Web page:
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'CommonSense Robotics' Wants To Make Speedy Delivery Possible For Local Grocers

'CommonSense Robotics' Wants To Make Speedy Delivery Possible For Local Grocers
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Updated 6 months ago

Online grocery shopping is absolutely on the rise in the United States. While shopping online for necessities like food, toiletries, or cleaning supplies makes the entire process more accessible, and sometimes even more affordable, it can be tough on small businesses. Due to limited staffs, budgets, or technological resources, not all mom and pop stores can compete with the near-instant delivery available from larger retailers.

CommonSense Robotics hopes to help them out by creating fulfillment centers that uses robots to cut down on labor and costs. This could even provide faster, cheaper delivery for customers, in addition to more options for grocery shopping.

Unlike large warehouses that are used by many retailers, CommonSense Robotics would establish relationships with local grocery stores, giving the process a more community-focused feeling. It would also operate in small spaces. This is an ideal concept in urban neighborhoods for retail spaces that aren’t high in rent. They could also utilize an underground facility like a parking garage they’ve used in their own offices in Tel Aviv when testing out their system.

How is the startup planning to fulfill many orders in smaller places? They’re cutting human labor in half by using robots to organize and retrieve the needed food items for an order. While the exact process hasn’t been shared, there’s likely a mixture of human and robot packaging for delivery. Fresh items like produce and meat are likely looked over by the human eye while other products like canned goods and boxed items are done by the robot.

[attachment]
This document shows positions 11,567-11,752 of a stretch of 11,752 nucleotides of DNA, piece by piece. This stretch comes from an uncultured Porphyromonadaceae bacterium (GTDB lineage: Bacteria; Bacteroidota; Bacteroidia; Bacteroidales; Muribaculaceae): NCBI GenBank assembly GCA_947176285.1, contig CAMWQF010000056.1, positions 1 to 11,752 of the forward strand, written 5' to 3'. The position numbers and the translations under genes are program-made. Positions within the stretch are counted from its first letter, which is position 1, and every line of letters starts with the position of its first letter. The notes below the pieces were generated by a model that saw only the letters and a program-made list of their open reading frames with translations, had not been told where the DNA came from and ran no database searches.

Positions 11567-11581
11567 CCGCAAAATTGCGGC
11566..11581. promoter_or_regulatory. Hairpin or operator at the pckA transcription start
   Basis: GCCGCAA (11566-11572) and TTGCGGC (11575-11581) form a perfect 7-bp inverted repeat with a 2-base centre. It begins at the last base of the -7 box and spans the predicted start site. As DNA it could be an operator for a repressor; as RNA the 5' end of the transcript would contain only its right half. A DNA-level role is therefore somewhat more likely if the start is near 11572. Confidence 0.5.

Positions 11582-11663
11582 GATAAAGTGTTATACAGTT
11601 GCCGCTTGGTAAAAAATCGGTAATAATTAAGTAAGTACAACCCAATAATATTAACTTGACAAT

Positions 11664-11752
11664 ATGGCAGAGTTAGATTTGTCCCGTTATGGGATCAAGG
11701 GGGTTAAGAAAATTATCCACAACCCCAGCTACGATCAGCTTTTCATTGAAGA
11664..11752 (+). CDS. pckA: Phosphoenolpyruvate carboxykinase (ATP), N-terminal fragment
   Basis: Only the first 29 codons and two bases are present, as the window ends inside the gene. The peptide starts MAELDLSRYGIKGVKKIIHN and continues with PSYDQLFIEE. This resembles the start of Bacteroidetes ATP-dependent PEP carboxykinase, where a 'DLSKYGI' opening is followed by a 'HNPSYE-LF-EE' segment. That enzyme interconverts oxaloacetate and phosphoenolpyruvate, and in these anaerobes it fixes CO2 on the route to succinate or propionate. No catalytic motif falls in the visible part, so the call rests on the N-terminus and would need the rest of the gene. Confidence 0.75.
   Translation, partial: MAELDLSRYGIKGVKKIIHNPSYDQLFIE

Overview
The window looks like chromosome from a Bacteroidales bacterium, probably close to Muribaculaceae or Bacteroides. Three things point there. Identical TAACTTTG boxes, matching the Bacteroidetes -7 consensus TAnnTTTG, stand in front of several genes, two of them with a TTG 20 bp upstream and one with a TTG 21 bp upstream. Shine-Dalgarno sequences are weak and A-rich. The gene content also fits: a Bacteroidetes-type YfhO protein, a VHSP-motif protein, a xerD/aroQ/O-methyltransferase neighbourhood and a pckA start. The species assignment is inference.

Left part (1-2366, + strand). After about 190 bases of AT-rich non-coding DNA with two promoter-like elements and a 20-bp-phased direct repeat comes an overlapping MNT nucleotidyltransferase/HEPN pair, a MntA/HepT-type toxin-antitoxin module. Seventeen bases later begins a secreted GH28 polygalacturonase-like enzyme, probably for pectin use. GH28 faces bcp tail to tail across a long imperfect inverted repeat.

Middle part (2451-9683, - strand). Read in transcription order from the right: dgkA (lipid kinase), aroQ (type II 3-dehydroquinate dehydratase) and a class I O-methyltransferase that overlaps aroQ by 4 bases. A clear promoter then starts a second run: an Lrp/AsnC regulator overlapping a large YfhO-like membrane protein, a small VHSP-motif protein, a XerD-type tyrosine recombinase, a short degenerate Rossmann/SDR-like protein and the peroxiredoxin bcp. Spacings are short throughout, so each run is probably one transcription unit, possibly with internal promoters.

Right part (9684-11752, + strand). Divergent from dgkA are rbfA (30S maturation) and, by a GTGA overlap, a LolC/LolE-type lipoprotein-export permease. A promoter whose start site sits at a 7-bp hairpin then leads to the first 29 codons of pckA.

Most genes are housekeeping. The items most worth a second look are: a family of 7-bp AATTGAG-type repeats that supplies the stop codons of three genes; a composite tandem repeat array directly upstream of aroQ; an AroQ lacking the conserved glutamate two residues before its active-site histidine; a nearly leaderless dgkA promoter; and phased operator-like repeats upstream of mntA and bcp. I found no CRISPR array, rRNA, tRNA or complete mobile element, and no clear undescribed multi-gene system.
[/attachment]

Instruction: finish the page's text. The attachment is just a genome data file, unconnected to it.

Stores would be responsible for taking care of the delivery aspect, whether they hire people themselves or bring in a third-party company to complete orders. Since many grocers don’t utilize delivery because of the negative impact in costs, the micro-fulfillment center is designed to balance those out. 

“We’re paying a fraction of the rent compared to [storefront on a main street], we’re using a lot less labor, and we’re doing it a lot faster,” Elram Goren, CEO of CommonSense Robotics, tells FastCompany. “It changes the economics of the situation, and that allows retailers to offer faster, cheaper delivery.”

Advantages of this system would be quick delivery of fresh items, something that major retailers are limited in doing. This could balance out smaller companies with healthier choices with the giants that are offering low-cost alternatives that aren’t as healthy. These fulfillment centers could also be shared with nearby stores to cut costs even further.

The ideal scenario would be to keep prices similar to those purchasing groceries at the store. However, there would be a small fee per order charged to the store to pay for costs of the fulfillment center. That may bring in delivery fees for consumers, but most grocery stores that offer delivery currently have implemented those fees or require a certain dollar amount of items being purchased.

Smaller stores offering more delivery options and competing with major retailers seems like a win for the consumer. They’ll have healthier options to choose from, delivery times will be cut down without the need to reach larger warehouses in more isolated areas, and local stores will be able to survive as more and more people are switching to online grocery shopping. The first micro-fulfillment center will open in Israel this year, and the United States will likely be next.

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